SW Legal studies in Business

Injury to Competition Outside the U.S. Not Subject to Antitrust Laws
Description Appeals court held that U.S. courts do not have jurisdiction to hear antitrust cases where the alleged violation by U.S. firms took place outside of the U.S. The Foreign Trade Antitrust Improvements Act denies standing to plaintiffs when the actions take place entirely outside of the U.S.
Topic Antitrust
Key Words Price Fixing; Foreign Trade Antitrust Improvements Act; Jurisdiction
C A S E   S U M M A R Y
Facts Travel agents in Latin America sued the International Air Transport Association (IATA) and its U.S. airline members for horizontal price fixing. IATA is supervised by the Department of Transportation. All travel agents must have an IATA license to access reservation systems of U.S.-based airlines. IATA sets commission rates for travel agents, which had been seven percent for travel agents in Central America. In 1999 all major airlines announced that they would pay six percent commissions for tickets sold in Central America. The travel agents sued, contending there was a conspiracy to reduce the price they were paid. The district court dismissed the suit. The travel agents appealed.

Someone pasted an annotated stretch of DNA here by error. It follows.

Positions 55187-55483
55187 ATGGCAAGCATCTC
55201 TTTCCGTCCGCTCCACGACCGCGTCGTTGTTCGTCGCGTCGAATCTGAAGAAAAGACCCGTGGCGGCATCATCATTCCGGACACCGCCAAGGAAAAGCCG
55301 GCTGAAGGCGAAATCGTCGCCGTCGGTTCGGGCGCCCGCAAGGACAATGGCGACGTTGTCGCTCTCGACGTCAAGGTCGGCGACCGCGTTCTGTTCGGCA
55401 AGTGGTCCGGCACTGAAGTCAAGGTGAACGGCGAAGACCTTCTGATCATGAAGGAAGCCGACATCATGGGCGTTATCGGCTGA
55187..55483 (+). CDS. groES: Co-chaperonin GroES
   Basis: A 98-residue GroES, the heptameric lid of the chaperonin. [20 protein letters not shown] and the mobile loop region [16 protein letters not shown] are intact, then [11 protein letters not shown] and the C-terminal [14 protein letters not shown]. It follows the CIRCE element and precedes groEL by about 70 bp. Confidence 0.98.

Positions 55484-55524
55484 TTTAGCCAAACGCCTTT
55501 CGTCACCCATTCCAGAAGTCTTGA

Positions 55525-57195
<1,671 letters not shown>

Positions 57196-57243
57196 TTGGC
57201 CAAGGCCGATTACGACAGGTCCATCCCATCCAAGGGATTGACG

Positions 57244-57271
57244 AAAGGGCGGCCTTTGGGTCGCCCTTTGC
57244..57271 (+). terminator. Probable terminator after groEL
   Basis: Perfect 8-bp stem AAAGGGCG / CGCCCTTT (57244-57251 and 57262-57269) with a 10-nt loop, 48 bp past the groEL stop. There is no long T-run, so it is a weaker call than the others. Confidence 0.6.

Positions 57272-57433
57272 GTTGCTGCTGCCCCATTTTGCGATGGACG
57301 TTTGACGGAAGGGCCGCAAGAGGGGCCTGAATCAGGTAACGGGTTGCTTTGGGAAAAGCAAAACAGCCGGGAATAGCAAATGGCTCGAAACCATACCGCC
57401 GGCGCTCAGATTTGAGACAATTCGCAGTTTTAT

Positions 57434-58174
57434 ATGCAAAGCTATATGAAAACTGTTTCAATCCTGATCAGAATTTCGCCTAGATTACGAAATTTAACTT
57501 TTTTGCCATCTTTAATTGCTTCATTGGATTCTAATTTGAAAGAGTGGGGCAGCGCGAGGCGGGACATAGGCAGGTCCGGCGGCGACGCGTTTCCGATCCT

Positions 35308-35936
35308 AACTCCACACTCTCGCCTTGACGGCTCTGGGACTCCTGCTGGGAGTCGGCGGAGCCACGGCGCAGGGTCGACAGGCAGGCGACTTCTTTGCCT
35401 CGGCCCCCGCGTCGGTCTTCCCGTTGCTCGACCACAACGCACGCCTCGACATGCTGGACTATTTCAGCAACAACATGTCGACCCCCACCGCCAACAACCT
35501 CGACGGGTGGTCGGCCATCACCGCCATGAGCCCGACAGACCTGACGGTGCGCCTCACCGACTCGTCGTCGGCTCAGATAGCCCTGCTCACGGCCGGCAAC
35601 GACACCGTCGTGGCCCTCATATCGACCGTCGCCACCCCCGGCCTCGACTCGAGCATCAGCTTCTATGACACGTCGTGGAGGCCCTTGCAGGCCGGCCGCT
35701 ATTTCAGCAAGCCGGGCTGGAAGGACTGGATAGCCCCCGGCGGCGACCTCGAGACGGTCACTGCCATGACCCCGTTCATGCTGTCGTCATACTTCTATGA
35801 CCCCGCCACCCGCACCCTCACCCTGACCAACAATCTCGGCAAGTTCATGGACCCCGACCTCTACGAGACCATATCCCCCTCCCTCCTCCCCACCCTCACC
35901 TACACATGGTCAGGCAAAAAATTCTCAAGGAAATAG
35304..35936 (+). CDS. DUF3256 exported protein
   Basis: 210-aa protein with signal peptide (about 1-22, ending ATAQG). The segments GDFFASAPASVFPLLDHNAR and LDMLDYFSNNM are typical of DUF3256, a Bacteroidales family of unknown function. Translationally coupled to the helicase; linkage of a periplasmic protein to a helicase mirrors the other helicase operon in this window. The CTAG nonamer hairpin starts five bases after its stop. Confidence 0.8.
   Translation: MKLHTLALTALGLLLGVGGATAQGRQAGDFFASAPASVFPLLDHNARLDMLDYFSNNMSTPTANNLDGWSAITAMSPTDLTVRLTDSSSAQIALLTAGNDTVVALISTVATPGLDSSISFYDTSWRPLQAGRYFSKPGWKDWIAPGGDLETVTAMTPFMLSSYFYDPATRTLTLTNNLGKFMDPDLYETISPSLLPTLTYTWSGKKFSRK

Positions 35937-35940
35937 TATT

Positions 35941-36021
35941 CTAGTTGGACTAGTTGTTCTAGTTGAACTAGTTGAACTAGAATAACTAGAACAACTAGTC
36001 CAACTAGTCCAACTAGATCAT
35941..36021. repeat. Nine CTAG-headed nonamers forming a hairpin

Affirmed. U.S. courts do not have jurisdiction over this matter because the travel agents do not have standing. The Foreign Trade Antitrust Improvements Act exempts from the Sherman Act export transactions that do not injure the U.S. economy. The alleged price conspiracy, and the injury suffered by travel agents, took place outside of the U.S. "Generally, federal antitrust laws do not extend to protect foreign markets from anticompetitive effects and do not regulate the competitive conditions of other nations' economies."

Citation Turicentro, S.A. v. American Airlines, 303 F.3d 293 (3rd Cir., 2002)

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